14 April 2010

Saw point

Ever since the Rycotewood show in early March, I've been intrigued by the little Zona saws that Robert Ingham uses to such good effect in his work, plus of course the Transfer Jig that he made...and which I've yet to make!

However, more by luck that judgement... as I was wandering round Yandles last Saturday, I spotted a stall selling, amongst other stuff, a range of these saws, which are fantastic value considering they're made in the good 'ol US of A and have to be imported into the UK. I ended up with a pair of 32tpi saws and the same again in the 24tpi variant. What's interesting is that these saws cut on the pull stroke and leave a very fine kerf in the timber...even better, they're so cheap that when they become blunt they can be consigned to the skip.

My reasoning behind the purchase of these saws is that the LN dovetail saw, at 15tpi is really too big for smaller work...fine for carcase dovetails, but too clumsy for drawer work. For really accurate and precise work I think that these smaller saws will prove ideal, where at least five or six teeth need to be in contact with the timber at any one time.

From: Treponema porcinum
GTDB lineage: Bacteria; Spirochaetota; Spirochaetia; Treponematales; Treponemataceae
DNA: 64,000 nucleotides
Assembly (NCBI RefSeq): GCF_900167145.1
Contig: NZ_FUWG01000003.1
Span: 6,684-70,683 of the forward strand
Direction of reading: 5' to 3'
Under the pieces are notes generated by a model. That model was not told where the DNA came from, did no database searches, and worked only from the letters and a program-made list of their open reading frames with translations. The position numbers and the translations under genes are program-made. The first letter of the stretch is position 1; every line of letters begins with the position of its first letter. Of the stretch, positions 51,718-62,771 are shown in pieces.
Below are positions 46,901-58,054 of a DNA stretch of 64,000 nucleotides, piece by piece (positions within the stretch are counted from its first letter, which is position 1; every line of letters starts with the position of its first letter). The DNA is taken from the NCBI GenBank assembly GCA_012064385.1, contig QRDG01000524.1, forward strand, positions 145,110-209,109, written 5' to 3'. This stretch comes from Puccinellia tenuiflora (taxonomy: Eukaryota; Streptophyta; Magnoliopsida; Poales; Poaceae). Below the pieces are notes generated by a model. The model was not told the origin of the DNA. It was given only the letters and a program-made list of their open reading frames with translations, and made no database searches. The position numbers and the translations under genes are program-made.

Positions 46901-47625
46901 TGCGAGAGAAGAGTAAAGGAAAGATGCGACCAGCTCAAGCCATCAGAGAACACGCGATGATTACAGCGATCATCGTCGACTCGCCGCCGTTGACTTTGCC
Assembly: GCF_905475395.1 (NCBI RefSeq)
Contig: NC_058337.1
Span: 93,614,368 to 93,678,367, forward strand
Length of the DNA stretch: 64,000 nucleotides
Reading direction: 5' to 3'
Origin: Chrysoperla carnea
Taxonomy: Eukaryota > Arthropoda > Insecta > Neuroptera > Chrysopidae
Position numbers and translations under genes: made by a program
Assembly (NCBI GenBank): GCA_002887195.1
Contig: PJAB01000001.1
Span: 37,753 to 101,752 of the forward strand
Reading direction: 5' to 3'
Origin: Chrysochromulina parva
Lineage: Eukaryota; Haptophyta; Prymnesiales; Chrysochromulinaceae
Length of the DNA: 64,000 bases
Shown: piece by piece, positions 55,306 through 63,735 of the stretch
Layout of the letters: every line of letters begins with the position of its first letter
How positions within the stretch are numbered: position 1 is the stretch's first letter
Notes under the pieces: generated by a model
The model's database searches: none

The 32tpi saw ought to be used on timber 6-8mm, the 24tpi on slightly thicker stuff...say 9-11mm and the 15tpi LN on timber 12mm thick and upwards.

The only thing I need to get hold of now is some 6mm thick aluminium angle to make the jig, but I have a local source for that...

1 comment:

Mitchell said...

I have to agree with you that standard dovetail saws are far too big for smaller cuts. While I didn't go as far as your Zona saws to overcome this issue, I did pick up a pair of vintage Disston No. 68's that I had modified to suit the need. The finer blade and additional teeth do make life easier when working on thinner stock.